On February 11, 2015 8:00 am
By: Kristie Kubovic, Director of Communications, Shale Media Group
Edited By: Mindy Gattner, Editor, Shale Media Group
Pictures By: Shale Media Group
There are numerous health and safety requirements in the shale oil and gas industry, which range from the apparel worn to the equipment employed. They are perhaps the most important part of the industry. Preventive measures guarantee that safety concerns are properly addressed.
With hundreds of protocols to follow from the national, state, and local level, a company could take care of all of their safety requirements internally or they may hire another company to do the entire job or parts of the job for them. The following is a look at both scenarios.
Internal Driven Safety
Supporting companies that drill shale oil and gas wells, Mustang Oilfield Services hauls water and a variety of equipment to well pads, averting those drilling companies from running out of water, supplies, and equipment. Overseeing much of the health and safety program, Mustang Oilfield Services’ Director of Business Development, Chase McCarthy, takes care of many of the company’s health and safety requirements. McCarthy stated, “Mustang’s management and staff are very proactive with safety policies and procedures.”
McCarthy explained, “There are two components to safety in the oilfield—hard safety and soft safety. Hard safety is the deployment of physical barriers and personal protective equipment (PPE) that are meant to reduce the risk of incidents and injuries. This includes items like wearing a hard hat and metatarsal boots or using chock blocks and drip pans. Complimenting hard safety is soft safety, which is much more in depth. It includes elements such as monitoring driver speeds, outlining risks on the projected route, and making sure drivers haven’t become fatigued while on duty.”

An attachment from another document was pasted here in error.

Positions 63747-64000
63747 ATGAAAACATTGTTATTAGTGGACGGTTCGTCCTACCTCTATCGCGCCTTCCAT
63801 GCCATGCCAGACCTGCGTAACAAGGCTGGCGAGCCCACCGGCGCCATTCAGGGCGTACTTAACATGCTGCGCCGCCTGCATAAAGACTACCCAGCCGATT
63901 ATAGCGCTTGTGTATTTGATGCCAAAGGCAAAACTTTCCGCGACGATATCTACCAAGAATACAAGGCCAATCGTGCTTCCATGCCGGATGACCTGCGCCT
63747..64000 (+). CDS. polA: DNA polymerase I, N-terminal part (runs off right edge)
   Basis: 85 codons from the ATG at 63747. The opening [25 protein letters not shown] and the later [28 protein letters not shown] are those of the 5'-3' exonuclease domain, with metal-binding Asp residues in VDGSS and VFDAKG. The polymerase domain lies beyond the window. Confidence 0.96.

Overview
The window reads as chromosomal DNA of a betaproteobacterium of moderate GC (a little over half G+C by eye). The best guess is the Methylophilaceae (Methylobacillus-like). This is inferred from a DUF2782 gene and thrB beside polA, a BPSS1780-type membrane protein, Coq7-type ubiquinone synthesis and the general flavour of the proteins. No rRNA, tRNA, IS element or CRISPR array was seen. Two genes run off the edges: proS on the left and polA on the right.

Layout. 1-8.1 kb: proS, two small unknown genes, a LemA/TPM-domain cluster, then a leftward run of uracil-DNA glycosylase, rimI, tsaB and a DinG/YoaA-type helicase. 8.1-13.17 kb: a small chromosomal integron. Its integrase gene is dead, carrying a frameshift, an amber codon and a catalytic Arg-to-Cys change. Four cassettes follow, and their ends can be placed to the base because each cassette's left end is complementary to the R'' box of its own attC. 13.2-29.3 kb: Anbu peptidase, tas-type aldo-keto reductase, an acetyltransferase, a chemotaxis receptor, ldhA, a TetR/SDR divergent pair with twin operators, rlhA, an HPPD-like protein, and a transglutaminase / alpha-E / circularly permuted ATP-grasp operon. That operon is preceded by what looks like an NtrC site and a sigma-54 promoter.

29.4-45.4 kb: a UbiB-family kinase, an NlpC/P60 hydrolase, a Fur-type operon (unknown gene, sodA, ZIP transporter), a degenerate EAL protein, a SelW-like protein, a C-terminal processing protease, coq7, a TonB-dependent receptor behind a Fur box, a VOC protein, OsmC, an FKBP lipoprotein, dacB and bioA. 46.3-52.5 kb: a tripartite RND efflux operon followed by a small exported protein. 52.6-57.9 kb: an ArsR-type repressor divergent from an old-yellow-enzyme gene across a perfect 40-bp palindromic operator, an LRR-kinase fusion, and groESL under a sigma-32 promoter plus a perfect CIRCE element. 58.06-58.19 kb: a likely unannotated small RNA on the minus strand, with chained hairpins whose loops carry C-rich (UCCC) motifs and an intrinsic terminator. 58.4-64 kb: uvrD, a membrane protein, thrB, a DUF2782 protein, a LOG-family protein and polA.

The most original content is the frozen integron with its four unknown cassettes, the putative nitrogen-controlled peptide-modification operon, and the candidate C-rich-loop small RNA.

With hard safety, Mustang’s employees are required to wear flame resistant (FR) clothing; eye protection, which could include tinted or clear safety glasses; metacarpal gloves; metatarsal boots; hard hats; and hearing protection/ear plugs. In addition, drivers must utilize chock blocks, drip pans, cones, and other equipment when they are operating on any location. McCarthy says, “Chock blocks are to secure the stability of the truck. Drip pans assure that there is not an environmental release while the pump is in operation. Cones remind the drivers to complete a 360 check of the vehicle and surrounding area.”
Mustang’s customers also set guidelines for the safety protocols which they require their vendors to follow. McCarthy expressed, “At Mustang, we ensure that we adhere to our customer’s strictest policies and maintain that level of safety awareness well beyond what is required. Our company takes a very proactive approach to safety. We utilize and require employees to fill out a Job Safety Analysis (JSA) prior to leaving the yards for every job that we perform. The JSA outlines the risks of each job and is continuously updated as new tasks are performed throughout a shift. We also insist that all of our Field Supervisors and Yard Managers to hold “tailgate” safety talks every shift with all of the drivers before they leave the yard.”